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A case of child murder and decapitation from France

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  • A case of child murder and decapitation from France

    I am editing a volume on Frederick Baker, the Alton murderer, for the revived Notable British Trial series. I wonder if anyone can help with a research query.
    The MP for Oxford, Charles Neate, wrote an open letter to the Star newspaper (n.d. but circa December 1867; HO 12/176/79865) about the Frederick Baker case, in which he references what he describes as a ‘very similar case’ from France a few years previously to 1867. I haven’t been able to identify the case he is talking about. He says:

    “There was in France a few years ago a very similar case. . . A young woman having enticed a very young child away from its mother, took it up to her room and killed it, and when the mother came to the door to ask for it, said, “Your child is dead,” and threw the head out of the window. This woman was found guilty of homicide without premeditation, and was condemned to perpetual imprisonment.”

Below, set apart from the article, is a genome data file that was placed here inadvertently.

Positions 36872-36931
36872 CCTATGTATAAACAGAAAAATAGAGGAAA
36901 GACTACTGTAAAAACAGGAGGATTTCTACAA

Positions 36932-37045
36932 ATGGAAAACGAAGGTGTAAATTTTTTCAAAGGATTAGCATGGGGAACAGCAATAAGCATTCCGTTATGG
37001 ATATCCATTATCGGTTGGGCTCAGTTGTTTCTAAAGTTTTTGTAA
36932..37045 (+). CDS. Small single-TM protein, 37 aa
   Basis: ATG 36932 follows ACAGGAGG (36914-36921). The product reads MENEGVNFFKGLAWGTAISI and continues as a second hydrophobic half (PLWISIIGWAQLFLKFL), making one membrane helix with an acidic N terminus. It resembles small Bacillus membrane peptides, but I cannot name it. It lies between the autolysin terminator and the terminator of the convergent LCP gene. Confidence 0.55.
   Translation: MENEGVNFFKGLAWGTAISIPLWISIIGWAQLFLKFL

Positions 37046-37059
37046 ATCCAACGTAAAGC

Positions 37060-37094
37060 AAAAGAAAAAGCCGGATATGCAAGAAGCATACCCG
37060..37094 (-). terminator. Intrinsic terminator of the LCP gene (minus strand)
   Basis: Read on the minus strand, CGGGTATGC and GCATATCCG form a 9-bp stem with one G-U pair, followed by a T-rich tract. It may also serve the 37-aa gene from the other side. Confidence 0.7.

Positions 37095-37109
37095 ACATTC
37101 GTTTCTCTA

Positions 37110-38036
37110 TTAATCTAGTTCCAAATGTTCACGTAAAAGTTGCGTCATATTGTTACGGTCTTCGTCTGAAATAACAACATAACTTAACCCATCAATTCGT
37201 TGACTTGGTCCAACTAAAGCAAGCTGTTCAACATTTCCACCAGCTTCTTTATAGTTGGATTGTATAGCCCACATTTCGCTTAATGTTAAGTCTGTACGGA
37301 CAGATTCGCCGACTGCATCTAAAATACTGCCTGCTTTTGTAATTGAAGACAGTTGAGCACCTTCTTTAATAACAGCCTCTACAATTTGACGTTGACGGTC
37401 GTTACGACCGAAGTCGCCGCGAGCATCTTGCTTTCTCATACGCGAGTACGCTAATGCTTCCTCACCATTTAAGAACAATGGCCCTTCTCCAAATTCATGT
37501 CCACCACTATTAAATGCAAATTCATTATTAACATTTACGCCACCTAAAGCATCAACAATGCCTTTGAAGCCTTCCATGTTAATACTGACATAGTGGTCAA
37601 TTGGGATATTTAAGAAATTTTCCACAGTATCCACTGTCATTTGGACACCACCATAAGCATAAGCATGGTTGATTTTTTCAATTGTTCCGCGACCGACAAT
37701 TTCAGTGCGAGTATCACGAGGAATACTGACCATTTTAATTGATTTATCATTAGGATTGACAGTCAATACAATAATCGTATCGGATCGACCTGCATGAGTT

Anyone recognise this?


    Thanks in advance


    David

  • #2
    I'm grateful to Mark Ripper for reminding me that this is the case of Henriette Cornier, a twenty-seven-year-old nursemaid and servant from Paris, who in 1825 decapitated a neighbour's infant daughter with a kitchen knife. The case attracted widespread interest among European lawyers and psychologists.

    David

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    • #3
      Thanks for sharing, David.....glad someone came up with the answer you were seeking.
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